It is just possible that something will happen in the second book. It is a fine joke, a joke on the spy genre, how little happens in Fever and Spear. There is, I admit, that frenetic action scene in which the narrator frantically searches the indices of a number of books, and what about the revelatory reading of an entry from Who’s Who? I have a prediction about where this is all going, what the emphasis on talk and silence will get us, all based on the fact that Marías underlined a single sentence of his novel: “Amongst those arrested are several singularly beautiful foreign women.” The underlining makes sense in context, but I am giving it an additional layer of meaning, treating it as a trick. I am surely wrong; Marías surely has his own tricks, better ones.
Tuesday, July 5, 2011
“One doesn’t know why or how or about what, but the fact is that they [us, you and me, everyone] spend the hours engaged in chit-chat, without once closing their mouths, even snatching the word from each other’s lips, all intent on monopolising it. It’s both a mystery and not a mystery.” (336)
That’s a sliver of Your Face Tomorrow: Fever and Spear, the 2002 pseudo-spy novel (both a spy novel and not a spy novel) by Javier Marías. The speaker, Peter Wheeler, is an eighty year-old Oxford professor and former spy; the narrator is a younger Spanish translator who suspiciously resembles, and more suspiciously differs from the novel’s author. The quotation is somewhere in the middle of a seventy page near-monologue on the value of silence, spoken by a man who will not stop speaking, reported by a narrator if anything even wordier.
Marías, like Proust and Thomas Bernhard and W. G. Sebald, is known for long sentences, and Your Face Tomorrow seems particularly extreme in this regard, deliberately expanding each sentence with every conceivable qualifier and contradiction, unable to fix a single position for longer than a phrase or two, with the beginning of the above quotation (“why or how or what about”) only the simplest example, or anyway one of the simpler examples I could find in this onslaught of words, no wordier, to be sure, than any other novel of the same length (nothing but a tautology, that observation) and while “wordy” must be the most pointless imaginable description of a piece of prose, Marías is here employing a particularly wordy wordiness, so to speak, but only because conjunctions and other connectors replace punctuation – Your Face Tomorrow has more than its share of ands, buts, ors, and so on – which is really all there is to the trick, or the gimmick, or, more politely, technique, a frankly facile device, something any writer can mimic if he sets his mind to it; the question, then, is neither how nor about what but simply: why?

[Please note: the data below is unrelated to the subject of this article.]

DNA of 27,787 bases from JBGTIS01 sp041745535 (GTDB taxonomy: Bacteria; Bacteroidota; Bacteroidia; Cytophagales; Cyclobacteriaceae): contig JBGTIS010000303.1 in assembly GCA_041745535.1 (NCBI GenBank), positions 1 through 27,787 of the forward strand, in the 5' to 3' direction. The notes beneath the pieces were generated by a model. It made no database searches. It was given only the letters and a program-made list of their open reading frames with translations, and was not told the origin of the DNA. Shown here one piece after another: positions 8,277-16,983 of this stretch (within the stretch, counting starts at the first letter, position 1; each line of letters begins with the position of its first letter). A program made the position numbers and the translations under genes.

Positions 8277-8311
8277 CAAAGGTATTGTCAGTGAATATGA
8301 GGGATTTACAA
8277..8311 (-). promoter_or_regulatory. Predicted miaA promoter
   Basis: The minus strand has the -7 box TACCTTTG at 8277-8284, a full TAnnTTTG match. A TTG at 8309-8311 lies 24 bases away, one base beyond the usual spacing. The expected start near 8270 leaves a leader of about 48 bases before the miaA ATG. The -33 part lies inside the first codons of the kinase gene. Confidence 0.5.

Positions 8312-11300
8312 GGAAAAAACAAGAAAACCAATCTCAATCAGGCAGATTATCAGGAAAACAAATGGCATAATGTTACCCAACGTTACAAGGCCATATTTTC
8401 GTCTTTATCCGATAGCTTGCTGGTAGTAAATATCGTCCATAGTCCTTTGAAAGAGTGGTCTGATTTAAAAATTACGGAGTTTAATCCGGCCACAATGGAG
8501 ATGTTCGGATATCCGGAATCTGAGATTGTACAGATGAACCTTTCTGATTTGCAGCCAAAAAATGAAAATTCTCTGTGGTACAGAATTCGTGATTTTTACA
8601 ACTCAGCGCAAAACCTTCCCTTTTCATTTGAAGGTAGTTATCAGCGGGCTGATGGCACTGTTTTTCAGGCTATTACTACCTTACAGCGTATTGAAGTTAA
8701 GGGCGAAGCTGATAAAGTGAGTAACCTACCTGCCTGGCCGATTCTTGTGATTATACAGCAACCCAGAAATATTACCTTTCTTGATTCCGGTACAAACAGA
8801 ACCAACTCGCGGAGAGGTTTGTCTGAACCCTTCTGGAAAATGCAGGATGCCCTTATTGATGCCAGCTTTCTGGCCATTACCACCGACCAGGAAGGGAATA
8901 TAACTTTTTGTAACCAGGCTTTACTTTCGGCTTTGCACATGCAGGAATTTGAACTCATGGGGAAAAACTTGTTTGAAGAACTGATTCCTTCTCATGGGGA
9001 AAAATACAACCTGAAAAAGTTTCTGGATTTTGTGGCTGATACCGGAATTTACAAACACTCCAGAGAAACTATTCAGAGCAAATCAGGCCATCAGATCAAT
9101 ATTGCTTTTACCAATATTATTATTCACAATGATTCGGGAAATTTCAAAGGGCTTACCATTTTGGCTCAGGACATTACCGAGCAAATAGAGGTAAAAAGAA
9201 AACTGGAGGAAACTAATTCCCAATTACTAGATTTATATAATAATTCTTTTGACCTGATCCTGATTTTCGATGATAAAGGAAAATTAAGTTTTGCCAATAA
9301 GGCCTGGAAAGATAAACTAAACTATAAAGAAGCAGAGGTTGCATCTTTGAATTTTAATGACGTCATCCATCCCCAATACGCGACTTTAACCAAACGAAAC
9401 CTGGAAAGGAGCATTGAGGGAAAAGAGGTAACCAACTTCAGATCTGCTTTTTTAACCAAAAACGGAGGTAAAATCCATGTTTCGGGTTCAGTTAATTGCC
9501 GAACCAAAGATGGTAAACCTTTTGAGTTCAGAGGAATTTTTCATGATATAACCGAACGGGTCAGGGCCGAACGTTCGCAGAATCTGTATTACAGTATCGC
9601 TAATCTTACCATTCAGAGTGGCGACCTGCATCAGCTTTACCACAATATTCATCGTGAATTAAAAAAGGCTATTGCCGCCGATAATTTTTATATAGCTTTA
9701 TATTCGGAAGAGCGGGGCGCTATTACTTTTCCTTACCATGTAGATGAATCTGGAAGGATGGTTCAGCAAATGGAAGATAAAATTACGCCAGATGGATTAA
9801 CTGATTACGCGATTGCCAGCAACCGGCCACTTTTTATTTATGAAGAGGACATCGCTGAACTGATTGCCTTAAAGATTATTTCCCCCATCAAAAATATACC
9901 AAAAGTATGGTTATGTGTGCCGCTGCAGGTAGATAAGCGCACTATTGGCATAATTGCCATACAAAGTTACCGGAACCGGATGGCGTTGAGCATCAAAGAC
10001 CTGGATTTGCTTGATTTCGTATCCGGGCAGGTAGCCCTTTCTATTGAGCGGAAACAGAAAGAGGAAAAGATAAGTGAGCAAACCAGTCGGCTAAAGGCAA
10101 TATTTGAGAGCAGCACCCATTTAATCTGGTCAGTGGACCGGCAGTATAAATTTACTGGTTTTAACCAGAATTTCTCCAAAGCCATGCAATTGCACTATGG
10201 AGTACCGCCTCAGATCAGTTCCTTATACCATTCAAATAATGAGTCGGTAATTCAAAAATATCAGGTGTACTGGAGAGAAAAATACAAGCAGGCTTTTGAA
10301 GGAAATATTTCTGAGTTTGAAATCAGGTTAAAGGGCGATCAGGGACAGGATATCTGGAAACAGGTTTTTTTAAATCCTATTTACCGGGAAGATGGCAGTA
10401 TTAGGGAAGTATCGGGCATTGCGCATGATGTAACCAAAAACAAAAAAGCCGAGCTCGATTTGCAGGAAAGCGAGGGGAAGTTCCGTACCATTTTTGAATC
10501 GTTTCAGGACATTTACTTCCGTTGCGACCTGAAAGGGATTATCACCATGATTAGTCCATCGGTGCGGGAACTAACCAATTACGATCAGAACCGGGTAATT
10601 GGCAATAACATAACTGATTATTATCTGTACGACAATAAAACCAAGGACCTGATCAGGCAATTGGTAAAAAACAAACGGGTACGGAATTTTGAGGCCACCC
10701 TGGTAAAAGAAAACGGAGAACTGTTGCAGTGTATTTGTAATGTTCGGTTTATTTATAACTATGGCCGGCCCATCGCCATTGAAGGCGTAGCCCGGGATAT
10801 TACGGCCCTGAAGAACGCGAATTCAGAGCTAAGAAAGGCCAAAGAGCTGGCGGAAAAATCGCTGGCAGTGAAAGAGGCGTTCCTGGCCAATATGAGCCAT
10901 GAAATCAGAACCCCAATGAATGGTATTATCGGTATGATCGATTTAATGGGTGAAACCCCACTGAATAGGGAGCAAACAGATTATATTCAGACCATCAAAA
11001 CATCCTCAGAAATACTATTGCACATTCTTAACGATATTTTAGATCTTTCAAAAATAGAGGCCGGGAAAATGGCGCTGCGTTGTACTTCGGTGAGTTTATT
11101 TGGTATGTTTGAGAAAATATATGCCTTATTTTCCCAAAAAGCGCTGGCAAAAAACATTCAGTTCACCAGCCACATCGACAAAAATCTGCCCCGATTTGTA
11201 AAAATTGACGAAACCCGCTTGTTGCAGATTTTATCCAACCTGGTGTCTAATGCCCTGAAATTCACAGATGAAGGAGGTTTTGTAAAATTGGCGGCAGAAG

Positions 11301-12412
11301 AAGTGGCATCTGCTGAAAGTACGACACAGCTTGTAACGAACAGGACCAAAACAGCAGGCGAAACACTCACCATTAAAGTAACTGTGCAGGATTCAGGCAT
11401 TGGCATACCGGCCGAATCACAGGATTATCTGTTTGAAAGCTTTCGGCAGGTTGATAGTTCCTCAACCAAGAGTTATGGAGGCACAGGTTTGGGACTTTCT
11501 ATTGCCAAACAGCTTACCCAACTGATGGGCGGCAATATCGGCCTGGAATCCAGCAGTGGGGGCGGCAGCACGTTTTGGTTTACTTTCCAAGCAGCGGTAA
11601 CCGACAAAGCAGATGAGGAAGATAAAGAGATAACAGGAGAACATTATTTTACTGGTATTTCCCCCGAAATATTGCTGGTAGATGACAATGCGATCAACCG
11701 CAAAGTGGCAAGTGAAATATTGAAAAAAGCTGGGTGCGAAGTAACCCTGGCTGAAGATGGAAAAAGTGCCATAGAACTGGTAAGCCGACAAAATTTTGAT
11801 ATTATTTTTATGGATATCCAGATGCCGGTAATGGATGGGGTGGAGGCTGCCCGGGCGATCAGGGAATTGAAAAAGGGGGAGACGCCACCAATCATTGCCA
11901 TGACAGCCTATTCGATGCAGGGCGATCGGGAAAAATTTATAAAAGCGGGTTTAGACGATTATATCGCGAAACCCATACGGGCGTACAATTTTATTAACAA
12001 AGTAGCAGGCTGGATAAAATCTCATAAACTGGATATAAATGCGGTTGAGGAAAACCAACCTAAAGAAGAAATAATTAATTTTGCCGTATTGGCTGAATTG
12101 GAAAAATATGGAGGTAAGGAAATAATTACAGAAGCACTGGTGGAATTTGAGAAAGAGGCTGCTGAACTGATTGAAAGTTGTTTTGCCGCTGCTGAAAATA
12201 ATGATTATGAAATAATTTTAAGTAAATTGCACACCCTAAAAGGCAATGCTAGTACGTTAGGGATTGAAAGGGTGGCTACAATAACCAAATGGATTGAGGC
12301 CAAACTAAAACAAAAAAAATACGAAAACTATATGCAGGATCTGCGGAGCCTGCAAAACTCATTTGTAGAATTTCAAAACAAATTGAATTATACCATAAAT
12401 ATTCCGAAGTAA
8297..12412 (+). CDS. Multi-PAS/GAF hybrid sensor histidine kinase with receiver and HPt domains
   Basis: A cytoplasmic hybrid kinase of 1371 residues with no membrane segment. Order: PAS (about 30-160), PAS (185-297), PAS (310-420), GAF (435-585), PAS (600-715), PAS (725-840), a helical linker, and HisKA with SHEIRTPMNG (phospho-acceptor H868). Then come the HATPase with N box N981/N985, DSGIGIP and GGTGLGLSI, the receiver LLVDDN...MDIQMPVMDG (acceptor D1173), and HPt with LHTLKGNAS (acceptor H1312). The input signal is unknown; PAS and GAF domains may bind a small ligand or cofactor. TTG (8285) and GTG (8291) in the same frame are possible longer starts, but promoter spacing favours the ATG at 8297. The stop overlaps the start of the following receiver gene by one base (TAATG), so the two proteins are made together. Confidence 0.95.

Your Face Tomorrow, this first volume, at least, is very much about wordiness, about words and their absence:
Keeping silent, erasing, suppressing, cancelling, and having, in the past remained silent too: that is the world’s great unachievable ambition, which is why anything else, any substitute, falls short, and why it is pure childishness to withdraw what has been said and why retraction is so futile; and that is also why… (16)
Ellipses mine. As you might guess, that sentence goes on for a while. Similar passages, paraphrases, really, are on pages 5 and 8. Repetition is another necessary technique for Marías, as are lists.